In 2 cases in this series, secondary APL developed in the setting of chronic immunosuppression. Both involved patients were treated with the cytotoxic antimetabolite mycophenolate and, thus, met the criteria for a treatment-related myeloid neoplasm. Mycophenolate was implicated in the development of therapy-related hematologic neoplasms in the 2008 World Health Organization Classification of Tumours of Haematopoietic and Lymphoid Tissues, and a recent case report described the development of secondary APL following renal transplantation in a patient treated with mycophenolate and other immunosuppressants.12,28 We did not identify any characteristic clinical or pathologic features in the 2 cases of secondary APL that arose in chronically immunosuppressed patients treated with mycophenolate.

This cohort of patients with secondary APL was no more likely to experience disease recurrence or die of leukemia than patients with de novo APL. Furthermore, we did not identify any morphologic, laboratory, or pathologic findings that were characteristic of secondary APL, and the range of phenotypes and genetic anomalies was similar to those seen in de novo APL. While this data set is limited, our findings suggest that secondary APL may not be biologically distinct from de novo APL and may not have an adverse prognosis and, therefore, should be considered as distinct from other treatment-related myeloid neoplasms. Further study of this or other specific subgroups of therapy-related myeloid disorders may increase our understanding of the heterogeneity of these diseases and lead to their further subclassification.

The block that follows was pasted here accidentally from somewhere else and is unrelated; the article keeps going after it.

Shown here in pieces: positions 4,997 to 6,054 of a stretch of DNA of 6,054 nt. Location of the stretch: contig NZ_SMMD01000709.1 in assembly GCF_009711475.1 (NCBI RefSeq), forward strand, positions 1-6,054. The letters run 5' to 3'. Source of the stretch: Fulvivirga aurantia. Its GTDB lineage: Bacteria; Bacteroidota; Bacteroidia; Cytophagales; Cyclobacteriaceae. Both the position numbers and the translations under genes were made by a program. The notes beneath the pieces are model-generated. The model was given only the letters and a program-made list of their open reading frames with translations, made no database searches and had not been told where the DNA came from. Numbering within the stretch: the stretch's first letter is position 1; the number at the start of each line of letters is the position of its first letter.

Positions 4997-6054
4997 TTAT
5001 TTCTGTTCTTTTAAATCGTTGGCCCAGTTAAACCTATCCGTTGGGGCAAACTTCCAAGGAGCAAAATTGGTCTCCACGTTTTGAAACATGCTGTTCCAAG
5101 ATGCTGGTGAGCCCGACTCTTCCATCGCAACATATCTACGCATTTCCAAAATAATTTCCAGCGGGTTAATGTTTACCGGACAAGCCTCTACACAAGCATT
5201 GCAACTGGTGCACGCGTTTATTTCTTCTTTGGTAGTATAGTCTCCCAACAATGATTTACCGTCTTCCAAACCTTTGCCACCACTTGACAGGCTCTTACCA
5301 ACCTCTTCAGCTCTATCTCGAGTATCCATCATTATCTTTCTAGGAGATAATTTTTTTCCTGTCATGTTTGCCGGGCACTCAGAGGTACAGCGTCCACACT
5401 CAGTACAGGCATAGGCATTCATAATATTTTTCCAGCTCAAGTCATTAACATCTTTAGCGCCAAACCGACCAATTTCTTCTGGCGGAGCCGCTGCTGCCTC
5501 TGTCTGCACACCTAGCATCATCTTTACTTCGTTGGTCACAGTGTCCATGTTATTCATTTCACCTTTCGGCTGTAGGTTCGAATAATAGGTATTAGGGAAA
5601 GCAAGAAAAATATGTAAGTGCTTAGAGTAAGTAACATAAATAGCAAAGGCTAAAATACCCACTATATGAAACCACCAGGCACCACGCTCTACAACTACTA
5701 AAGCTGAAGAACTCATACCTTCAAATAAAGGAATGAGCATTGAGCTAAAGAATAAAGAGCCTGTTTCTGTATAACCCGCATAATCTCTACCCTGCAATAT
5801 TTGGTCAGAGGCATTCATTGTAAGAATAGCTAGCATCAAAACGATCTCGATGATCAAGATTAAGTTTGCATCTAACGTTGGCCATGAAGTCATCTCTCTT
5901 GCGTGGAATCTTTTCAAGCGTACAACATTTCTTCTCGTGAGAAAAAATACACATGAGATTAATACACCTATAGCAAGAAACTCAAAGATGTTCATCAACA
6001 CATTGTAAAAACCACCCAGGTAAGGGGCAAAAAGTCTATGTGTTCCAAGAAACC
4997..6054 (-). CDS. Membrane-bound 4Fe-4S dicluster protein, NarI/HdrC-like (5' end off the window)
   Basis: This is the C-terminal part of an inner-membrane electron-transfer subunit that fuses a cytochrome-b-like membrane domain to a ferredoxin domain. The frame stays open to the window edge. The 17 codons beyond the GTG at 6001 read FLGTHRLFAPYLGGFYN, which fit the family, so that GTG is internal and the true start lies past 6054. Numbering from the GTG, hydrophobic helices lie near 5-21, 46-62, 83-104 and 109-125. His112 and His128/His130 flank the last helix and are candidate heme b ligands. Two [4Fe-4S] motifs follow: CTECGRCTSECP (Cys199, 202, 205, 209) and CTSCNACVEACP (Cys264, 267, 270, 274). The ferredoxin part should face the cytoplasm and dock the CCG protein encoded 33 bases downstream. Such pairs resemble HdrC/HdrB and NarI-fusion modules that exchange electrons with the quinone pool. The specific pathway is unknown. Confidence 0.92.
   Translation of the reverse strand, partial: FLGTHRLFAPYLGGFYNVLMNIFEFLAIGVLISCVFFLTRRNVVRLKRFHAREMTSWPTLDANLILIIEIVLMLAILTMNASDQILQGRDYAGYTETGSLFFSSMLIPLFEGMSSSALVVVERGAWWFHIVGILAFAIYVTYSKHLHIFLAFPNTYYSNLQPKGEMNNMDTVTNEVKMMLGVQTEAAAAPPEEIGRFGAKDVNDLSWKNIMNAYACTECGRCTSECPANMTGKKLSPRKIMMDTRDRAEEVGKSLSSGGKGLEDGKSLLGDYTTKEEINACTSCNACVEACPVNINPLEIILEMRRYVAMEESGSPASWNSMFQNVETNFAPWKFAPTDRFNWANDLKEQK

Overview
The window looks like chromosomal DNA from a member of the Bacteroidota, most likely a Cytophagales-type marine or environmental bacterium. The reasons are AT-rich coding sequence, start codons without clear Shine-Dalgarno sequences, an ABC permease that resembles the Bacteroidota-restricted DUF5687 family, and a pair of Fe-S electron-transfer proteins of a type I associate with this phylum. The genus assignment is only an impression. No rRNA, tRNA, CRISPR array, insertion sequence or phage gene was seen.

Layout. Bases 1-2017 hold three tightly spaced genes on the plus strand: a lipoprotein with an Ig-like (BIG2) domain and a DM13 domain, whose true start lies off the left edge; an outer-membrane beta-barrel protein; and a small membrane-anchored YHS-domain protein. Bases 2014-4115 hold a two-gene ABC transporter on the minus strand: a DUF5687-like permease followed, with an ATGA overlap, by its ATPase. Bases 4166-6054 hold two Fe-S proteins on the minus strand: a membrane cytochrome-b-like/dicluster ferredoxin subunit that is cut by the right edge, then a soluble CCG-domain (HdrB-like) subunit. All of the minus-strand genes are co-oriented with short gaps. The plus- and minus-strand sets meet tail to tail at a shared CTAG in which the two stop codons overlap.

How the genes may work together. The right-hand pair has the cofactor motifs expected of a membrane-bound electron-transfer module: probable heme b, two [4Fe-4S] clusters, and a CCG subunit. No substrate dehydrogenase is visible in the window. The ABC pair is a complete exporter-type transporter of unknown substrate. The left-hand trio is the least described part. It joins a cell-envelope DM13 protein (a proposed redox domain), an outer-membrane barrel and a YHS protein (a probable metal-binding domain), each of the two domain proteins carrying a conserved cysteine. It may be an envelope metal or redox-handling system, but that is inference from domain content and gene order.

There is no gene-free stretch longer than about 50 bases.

CME/SAM

Upon completion of this activity you will be able to:

  • discuss the clinical characteristics of secondary acute promyelocytic leukemia (APL).

  • discuss the phenotypic and morphologic characteristics of APL.

  • discuss the prognosis of primary and secondary APL.

The ASCP is accredited by the Accreditation Council for Continuing Medical Education to provide continuing medical education for physicians. The ASCP designates this journal-based CME activity for a maximum of 1 AMA PRA Category 1 Credit ™ per article. Physicians should claim only the credit commensurate with the extent of their participation in the activity. This activity qualifies as an American Board of Pathology Maintenance of Certification Part II Self-Assessment Module.

The authors of this article and the planning committee members and staff have no relevant financial relationships with commercial interests to disclose.

Questions appear on p 491. Exam is located at www.ascp.org/ajcpcme.

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):
27
31
.